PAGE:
It seems every week we report on Kickstarter campaigns that fail in extraordinary fashion. And yet there are templates for their failure; stories that are told and retold. These stereotypical faceplants can be avoided. And they are of course not limited to Kickstarter, but apply to all Crowd Funding platforms. Let me list the many failure modes of crowdfunding a product. Learn from these tropes and maybe we can break out of this cycle of despair.

Read the full article at Hackaday: Why Kickstarter Products Fail

Recently we started a series on the components used to assemble a circuit board. The first issue was on dispensing solder paste. Moving down the assembly line, with the paste already on the board, the next step is getting the components onto the PCB. We’re just going to address SMT components in this issue, because the through hole assembly doesn’t take place until after the SMT components have gone through the process to affix them to the board.

Read the full article at Hackaday: Tools of the Trade – Component Placing

It seems these days all the electronics projects are wireless in some form. Whether you choose WiFi, Bluetooth Classic, Bluetooth Low Energy, ZigBee, Z-Wave, Thread, NFC, RFID, Cell, IR, or even semaphore or carrier pigeon depends a lot on the constraints of your project. There are a lot of variables to consider, so here is a guide to help you navigate the choices and come to a conclusion about which to use in your project.

We can really quickly reduce options down to the appropriate tech with just a few questions.

Read the full article at Hackaday: Which Wireless Tech is Right for You?

USB power supplies are super cheap and omnipresent. They are the Tribble of my household. But they’re not all created equal, and some of them may even be dangerous. I had to source USB power supplies for a product, and it wasn’t easy. But the upside is that I got to tear them all apart and check out their designs.

Read the full article at Hackaday: Searching For USB Power Supplies That Won’t Explode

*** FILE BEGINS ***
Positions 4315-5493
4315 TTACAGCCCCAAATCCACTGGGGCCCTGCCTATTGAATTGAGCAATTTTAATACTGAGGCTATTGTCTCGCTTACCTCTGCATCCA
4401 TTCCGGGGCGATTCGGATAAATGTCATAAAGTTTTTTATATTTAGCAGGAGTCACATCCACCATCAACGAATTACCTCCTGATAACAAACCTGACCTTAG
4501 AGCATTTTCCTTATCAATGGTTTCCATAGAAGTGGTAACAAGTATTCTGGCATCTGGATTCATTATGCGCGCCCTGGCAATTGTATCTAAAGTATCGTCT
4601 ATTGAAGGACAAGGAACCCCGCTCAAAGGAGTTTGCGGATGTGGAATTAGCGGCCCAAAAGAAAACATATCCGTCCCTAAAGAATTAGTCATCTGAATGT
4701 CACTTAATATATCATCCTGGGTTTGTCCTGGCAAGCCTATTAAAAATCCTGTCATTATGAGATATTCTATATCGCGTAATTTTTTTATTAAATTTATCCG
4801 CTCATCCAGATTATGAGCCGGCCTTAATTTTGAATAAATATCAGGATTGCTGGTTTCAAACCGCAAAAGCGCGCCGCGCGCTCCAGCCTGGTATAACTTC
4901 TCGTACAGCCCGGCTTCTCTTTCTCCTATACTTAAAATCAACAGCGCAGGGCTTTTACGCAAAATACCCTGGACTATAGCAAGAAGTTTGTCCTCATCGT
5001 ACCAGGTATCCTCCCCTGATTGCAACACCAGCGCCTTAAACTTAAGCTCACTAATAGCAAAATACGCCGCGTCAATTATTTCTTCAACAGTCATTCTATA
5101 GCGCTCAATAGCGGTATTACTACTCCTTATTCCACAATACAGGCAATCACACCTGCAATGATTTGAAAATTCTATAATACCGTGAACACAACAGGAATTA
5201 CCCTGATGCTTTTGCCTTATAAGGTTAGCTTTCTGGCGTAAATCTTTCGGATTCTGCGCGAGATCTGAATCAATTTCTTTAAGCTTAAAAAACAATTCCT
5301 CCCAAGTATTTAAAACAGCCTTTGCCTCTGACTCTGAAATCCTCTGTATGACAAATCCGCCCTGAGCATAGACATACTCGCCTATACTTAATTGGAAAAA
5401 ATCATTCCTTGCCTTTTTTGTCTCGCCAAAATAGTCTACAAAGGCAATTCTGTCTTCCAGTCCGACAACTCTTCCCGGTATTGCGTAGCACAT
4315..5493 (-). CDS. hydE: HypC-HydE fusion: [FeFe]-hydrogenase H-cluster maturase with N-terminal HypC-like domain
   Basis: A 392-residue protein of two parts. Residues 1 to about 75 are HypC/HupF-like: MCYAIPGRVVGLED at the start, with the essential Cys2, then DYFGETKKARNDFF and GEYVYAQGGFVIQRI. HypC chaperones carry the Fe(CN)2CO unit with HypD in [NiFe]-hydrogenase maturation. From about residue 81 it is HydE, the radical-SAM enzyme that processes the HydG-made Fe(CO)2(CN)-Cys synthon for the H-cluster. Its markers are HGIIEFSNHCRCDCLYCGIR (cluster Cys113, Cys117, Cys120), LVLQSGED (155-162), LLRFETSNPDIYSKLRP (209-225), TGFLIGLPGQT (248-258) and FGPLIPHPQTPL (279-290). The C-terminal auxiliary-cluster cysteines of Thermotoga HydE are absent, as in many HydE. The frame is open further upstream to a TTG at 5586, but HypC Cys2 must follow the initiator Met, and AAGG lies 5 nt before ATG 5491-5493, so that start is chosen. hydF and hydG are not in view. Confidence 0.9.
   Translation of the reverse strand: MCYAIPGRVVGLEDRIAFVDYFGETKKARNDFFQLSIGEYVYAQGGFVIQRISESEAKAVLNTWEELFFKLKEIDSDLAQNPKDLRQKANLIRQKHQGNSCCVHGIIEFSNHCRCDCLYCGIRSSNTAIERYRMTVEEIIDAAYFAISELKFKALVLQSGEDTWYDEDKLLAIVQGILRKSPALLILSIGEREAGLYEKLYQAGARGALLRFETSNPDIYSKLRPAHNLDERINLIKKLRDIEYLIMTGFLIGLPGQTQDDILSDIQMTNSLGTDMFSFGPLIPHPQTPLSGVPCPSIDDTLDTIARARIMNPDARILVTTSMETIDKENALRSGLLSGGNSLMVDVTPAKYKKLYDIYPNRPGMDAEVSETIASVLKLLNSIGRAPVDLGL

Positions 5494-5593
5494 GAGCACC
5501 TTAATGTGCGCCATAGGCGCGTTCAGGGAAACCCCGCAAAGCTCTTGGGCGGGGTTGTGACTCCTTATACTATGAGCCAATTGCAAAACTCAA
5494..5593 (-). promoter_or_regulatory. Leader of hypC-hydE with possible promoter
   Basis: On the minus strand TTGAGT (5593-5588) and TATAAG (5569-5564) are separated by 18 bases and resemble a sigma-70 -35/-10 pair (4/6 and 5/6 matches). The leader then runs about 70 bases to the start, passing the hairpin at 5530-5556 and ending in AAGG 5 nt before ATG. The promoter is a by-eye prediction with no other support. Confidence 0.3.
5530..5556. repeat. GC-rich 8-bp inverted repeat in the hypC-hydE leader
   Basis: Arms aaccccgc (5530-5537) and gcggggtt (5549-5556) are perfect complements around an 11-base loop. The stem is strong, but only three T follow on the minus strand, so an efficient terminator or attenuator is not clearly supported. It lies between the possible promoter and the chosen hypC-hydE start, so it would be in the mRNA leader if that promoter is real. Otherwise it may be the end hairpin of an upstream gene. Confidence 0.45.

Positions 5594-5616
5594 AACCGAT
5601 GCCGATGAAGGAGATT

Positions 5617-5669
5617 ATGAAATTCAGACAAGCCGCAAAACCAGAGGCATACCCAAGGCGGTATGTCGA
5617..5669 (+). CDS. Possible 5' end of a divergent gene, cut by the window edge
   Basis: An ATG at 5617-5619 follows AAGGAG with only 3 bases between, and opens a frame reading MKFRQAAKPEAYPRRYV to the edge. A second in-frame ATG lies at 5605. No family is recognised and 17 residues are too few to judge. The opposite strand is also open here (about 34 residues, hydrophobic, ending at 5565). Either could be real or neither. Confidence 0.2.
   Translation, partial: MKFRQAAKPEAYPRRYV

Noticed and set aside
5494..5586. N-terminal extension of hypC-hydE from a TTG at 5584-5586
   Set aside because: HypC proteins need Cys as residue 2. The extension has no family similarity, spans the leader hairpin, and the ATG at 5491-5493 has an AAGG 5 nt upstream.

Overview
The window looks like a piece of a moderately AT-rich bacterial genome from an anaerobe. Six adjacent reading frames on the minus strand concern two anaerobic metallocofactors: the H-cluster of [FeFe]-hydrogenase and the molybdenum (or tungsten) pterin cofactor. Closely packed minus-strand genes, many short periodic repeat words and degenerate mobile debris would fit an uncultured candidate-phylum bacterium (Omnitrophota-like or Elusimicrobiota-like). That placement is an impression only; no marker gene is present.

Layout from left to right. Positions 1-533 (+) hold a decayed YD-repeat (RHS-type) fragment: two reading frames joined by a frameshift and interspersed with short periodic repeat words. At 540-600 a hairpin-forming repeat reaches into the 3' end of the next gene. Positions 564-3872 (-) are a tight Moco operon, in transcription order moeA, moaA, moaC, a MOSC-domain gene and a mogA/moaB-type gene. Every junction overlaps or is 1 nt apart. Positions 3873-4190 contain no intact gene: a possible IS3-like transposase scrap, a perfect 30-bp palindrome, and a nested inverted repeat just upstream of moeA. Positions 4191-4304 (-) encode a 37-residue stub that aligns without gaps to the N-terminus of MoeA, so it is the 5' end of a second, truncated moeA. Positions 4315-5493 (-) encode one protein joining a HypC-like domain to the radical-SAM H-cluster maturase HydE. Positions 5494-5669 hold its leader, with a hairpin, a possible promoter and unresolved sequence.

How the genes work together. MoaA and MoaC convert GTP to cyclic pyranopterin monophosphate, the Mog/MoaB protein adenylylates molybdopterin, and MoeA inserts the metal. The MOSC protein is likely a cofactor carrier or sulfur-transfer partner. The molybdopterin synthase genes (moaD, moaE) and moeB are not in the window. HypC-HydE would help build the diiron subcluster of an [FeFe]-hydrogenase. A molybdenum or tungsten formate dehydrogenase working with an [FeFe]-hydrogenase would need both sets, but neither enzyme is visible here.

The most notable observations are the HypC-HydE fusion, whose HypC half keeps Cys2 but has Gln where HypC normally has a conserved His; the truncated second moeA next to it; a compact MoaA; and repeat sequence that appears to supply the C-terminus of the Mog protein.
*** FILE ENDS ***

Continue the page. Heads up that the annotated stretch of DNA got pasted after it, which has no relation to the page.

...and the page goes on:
A few weeks ago we ran an article on the benefits of accelerator programs. While I agreed with almost everything in it, the article still bothered me, and I wanted to start a discussion about when an accelerator is not appropriate. So many startups are regularly asked “have you thought about Kickstarter? Shark Tank? Are you raising money? YCombinator?” These questions are constantly ingrained into people’s brains and they come to think those are the only options.

The reality is that there are lots of ways to build a company, and Kickstarter, Shark Tank, angel investors, and accelerators are all new within the last few years, and they aren’t right for many people. So let’s look at when an accelerator is right for you.

Read the full article at Hackaday: How to Know When an Accelerator is Not Right For Your Startup


The general process of circuit board assembly goes like this: You order your PCBs. You also order your components. For surface mount components, you apply solder paste to the pads, put the components on top, and then heat the board up so the solder paste flows and makes a bond. Then for through hole components you put the leads through the holes, and solder them with an iron or a solder wave or dip. Then you do an inspection for defects, program any microcontrollers, and finally test the completed board to make sure everything runs.

The tricky part is in volumes. If you’re only doing a few boards, it’s usually easiest to assemble them by hand. In the thousands you usually outsource. But new tools, and cheap hacked tools, have made it easier to automate small batches, and scale up into the thousands before outsourcing assembly.

In this new series which we’re calling Tools of the Trade we’ll be covering a variety of tools used for building products, and we’re starting with circuit board assembly. Let’s investigate our tools of the trade: solder paste dispensing.